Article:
A 55-year-old woman presented with polyuria, nocturia, and thirst-induced polydipsia that developed insidiously over a six-month period. She was seen by her primary physician, who suspected and confirmed a diagnosis of diabetes insipidus. She was treated with DDAVP that provided excellent symptom control. Laboratory studies reflected normal anterior pituitary function. She was otherwise healthy. Physical examination was unrevealing. Magnetic resonance imaging of the sella illustrated a 1.5-cm mass in the region of the hypothalamus.
The California Center for Pituitary Disorders (CCPD) at UCSF was established four years ago as a multidisciplinary center designed to provide comprehensive care to all patients with newly diagnosed and pre-existing pituitary disorders. The program was built on decades of recognized excellence in neurosurgical care and research at UCSF.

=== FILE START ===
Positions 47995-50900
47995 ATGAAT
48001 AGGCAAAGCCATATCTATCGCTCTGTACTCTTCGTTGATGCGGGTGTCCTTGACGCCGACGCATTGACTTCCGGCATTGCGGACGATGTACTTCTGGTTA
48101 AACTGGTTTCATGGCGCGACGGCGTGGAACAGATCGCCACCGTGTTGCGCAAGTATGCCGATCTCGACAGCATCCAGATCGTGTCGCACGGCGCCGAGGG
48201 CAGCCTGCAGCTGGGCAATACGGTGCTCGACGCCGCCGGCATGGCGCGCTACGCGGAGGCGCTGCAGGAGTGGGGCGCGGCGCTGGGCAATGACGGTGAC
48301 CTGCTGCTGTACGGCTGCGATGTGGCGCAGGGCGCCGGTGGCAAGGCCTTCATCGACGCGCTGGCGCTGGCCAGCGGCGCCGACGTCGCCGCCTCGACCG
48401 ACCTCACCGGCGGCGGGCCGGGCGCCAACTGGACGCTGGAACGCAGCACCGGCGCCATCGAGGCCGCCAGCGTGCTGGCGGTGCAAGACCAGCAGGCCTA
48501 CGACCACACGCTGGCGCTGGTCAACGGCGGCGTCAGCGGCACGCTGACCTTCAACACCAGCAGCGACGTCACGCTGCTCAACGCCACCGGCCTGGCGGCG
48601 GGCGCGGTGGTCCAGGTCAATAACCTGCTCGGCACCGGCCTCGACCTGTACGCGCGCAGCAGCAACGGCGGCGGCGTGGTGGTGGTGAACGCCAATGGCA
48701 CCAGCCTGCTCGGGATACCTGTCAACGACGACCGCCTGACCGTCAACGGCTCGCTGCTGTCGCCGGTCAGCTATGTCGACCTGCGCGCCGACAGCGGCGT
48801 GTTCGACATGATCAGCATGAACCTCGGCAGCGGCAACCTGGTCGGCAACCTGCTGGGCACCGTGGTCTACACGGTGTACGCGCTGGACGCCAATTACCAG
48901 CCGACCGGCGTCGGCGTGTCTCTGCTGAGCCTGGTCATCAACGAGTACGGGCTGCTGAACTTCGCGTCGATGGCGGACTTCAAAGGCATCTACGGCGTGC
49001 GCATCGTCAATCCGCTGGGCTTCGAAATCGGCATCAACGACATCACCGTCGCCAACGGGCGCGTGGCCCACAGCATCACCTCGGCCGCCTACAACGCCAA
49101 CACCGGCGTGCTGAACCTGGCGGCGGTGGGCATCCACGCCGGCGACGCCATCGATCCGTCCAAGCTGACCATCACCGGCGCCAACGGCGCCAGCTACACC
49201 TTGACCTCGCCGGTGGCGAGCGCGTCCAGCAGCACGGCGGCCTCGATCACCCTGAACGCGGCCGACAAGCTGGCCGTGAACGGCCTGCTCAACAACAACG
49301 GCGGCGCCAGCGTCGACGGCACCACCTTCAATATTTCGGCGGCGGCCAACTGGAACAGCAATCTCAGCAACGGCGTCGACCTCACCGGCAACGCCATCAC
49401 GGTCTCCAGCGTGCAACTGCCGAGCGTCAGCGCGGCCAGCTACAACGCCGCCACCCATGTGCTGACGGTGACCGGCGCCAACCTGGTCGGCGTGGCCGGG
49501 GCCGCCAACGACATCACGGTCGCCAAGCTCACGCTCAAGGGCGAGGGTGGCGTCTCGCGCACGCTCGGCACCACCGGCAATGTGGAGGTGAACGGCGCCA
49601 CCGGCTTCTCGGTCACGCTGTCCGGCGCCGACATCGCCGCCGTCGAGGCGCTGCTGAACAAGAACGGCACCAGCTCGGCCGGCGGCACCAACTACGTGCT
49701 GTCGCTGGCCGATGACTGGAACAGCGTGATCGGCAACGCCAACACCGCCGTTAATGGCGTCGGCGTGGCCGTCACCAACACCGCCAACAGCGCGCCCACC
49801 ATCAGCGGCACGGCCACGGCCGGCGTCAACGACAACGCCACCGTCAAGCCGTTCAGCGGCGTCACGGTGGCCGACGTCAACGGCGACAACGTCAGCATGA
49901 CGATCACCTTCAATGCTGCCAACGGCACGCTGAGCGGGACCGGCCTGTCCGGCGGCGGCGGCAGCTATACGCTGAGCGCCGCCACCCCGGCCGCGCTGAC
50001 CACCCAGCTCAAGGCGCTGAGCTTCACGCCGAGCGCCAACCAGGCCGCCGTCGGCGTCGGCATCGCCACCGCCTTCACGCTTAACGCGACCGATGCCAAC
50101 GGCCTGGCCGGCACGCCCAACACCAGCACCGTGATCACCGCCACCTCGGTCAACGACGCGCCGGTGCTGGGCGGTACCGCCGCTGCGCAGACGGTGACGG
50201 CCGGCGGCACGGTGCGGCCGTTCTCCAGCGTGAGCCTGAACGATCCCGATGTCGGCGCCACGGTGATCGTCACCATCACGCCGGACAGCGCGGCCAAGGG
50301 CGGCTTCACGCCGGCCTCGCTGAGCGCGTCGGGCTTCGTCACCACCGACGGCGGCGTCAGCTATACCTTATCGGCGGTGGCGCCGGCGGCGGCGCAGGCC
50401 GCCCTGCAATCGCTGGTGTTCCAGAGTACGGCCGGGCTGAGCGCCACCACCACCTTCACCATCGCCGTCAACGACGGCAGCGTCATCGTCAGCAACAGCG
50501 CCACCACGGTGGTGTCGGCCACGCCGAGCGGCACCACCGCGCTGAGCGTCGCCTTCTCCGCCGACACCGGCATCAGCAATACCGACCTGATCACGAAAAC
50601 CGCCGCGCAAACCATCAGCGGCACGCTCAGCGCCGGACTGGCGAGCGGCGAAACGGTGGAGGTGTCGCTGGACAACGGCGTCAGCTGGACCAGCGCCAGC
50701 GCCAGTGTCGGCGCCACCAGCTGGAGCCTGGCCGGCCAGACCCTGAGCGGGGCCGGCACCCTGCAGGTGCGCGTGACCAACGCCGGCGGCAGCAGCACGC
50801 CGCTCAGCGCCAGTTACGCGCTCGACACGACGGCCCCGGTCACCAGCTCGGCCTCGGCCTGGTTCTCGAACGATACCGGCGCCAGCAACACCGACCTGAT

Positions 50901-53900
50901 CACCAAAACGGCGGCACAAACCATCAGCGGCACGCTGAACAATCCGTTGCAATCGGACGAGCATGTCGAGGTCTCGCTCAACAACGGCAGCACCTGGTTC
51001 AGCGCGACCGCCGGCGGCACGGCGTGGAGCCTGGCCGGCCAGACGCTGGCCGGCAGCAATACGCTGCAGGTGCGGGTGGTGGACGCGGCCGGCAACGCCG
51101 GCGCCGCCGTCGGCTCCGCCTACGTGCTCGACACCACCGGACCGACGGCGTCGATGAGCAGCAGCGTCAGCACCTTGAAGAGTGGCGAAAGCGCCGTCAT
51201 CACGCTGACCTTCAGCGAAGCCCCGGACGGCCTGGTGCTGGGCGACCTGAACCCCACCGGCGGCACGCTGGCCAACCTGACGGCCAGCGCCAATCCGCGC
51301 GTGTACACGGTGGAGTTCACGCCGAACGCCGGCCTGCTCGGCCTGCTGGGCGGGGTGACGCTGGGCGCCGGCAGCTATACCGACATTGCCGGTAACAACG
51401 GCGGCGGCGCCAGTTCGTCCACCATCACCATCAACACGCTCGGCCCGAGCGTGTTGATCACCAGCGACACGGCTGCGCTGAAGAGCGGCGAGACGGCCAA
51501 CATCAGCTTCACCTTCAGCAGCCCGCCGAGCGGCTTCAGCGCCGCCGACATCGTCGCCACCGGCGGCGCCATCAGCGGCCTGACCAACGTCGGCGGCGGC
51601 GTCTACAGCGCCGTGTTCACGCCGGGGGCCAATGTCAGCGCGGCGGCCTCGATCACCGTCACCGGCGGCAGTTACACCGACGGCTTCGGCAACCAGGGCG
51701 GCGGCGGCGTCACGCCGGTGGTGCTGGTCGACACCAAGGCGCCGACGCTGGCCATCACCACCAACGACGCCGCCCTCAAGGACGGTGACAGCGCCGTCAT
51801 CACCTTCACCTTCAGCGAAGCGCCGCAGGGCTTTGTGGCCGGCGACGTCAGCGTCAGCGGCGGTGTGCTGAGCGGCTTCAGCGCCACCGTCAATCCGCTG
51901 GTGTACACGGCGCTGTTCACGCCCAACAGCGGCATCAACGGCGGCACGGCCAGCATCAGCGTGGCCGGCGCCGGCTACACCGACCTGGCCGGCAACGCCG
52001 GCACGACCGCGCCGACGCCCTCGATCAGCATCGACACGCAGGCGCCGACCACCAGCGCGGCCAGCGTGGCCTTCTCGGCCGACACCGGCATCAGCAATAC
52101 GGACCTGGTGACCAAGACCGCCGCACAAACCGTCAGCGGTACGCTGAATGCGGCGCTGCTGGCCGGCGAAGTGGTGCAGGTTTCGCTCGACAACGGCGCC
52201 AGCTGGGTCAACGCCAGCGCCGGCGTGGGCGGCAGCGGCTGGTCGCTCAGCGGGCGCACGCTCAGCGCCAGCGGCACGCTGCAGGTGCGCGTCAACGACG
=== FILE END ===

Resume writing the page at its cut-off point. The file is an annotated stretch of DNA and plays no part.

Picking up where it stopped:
Historically, pituitary tumors have been classified as carcinomas if they spread to other tissues in a discontinuous fashion. This implies that a metastasis confirmed and documented by biopsy must be present in a patient with a pituitary tumor before a diagnosis of cancer can be made.